Gaming To Produce A Nobel Peace Prize Winner By 2032?
It may sound preposterous to those who aren’t familiar with the concept of the gamer, and it may be a purposeful over-exaggeration, but the concept is interesting nonetheless.
The Sci Fi channel’s HowYouCanSaveTheWorld blog features a new update by game developer and noted PhD, Jane McGonigal, who maintains that online multiplayer games bring out a positive aspect of humankind that centers firmly on collaboration and teamwork. She has a lot to say, and in fact, she believes that by the year 2032 (not sure how she arrived at that year, but whatever), “a game developer or a community of online gamers will be nominated for a Nobel Peace Prize.” Here’s more of the intriguing train of thought:
“Why am I so confident that gamers can save the world? It all boils down to this: Online gamers – even the most competitive gamers – are the most collaborative and cooperative people on Earth. You might not guess it by the way they gleefully battle each other to the (virtual) death. But even games that seem designed to stoke and inflame our competitive spirits are, in fact, quintessentially collective adventures. To play a game with someone else, even ruthlessly cutthroat games, requires extraordinarily collaborative behavior.”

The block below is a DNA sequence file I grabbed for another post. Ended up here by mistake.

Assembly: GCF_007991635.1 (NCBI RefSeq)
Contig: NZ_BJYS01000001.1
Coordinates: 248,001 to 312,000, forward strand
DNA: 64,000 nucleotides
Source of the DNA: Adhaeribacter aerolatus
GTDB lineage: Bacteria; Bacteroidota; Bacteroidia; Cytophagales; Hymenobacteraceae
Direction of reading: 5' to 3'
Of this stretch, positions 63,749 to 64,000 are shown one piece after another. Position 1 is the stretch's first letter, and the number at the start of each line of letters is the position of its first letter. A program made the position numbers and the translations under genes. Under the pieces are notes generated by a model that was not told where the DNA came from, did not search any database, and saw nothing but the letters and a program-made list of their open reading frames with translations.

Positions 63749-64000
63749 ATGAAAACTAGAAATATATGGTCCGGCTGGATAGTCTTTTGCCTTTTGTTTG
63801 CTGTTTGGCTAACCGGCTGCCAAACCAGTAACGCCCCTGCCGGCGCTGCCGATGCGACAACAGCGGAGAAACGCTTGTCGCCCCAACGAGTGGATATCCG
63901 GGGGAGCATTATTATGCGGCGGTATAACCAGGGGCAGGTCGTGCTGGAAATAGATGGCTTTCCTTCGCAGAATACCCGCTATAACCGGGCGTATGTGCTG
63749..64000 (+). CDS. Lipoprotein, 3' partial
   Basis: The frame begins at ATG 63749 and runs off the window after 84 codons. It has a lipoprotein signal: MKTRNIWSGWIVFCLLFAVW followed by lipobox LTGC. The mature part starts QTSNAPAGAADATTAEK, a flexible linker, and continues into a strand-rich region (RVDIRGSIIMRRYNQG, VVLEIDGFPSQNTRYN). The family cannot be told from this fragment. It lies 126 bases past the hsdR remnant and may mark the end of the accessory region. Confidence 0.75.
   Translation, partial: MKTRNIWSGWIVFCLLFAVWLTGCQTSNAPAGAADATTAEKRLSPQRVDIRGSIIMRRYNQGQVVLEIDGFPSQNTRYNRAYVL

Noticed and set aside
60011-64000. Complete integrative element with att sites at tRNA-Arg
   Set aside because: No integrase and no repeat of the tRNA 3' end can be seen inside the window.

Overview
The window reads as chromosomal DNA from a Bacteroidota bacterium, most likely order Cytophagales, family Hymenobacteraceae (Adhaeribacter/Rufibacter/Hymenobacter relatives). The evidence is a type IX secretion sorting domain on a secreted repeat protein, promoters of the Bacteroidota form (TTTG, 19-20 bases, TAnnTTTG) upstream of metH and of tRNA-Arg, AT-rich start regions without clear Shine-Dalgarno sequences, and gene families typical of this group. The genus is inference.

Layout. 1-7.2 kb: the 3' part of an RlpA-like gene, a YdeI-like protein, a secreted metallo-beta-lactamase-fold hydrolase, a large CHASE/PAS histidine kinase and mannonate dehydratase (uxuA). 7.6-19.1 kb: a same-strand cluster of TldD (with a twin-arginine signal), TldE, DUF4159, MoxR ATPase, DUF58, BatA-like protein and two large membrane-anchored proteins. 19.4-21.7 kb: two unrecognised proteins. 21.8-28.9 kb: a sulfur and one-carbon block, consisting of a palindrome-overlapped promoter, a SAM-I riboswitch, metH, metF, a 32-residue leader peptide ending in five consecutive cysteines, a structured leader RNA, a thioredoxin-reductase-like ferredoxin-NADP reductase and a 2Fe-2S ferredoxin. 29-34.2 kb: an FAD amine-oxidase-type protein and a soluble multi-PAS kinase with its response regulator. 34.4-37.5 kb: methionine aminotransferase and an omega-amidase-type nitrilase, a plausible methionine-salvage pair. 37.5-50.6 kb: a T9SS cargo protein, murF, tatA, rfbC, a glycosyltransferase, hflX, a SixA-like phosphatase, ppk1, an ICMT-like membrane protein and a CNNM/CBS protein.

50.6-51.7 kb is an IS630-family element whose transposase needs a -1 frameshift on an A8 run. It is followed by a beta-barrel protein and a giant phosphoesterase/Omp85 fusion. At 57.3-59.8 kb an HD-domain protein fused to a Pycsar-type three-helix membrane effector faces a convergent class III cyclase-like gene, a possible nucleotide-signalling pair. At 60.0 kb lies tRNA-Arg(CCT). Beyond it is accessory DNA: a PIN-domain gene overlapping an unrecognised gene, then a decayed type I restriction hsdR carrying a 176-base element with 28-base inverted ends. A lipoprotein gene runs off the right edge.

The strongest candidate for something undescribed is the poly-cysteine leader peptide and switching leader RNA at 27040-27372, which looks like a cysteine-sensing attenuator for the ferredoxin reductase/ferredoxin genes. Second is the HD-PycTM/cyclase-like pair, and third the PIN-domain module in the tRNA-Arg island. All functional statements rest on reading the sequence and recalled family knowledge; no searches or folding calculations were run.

McGonigal states that the idea of gaming – specifically, multiplayer gaming – as an anti-social hobby is incorrect; in fact, it’s the exact opposite: it’s “pro-social,” as games don’t just “happen” on their own; they’re often brought to life by a group of people who “agree to ignore the real world together for as long as they’re playing.” This is high praise for the online gamer, and while we’re proud of it, we still have to suffer through the seemingly irrepressible stupidity and even maniacal hostility when trying to play online. However, the point is that, on the whole, everyone is after the same goal, and in that way, we indeed are working together.
10/29/2008 Ben Dutka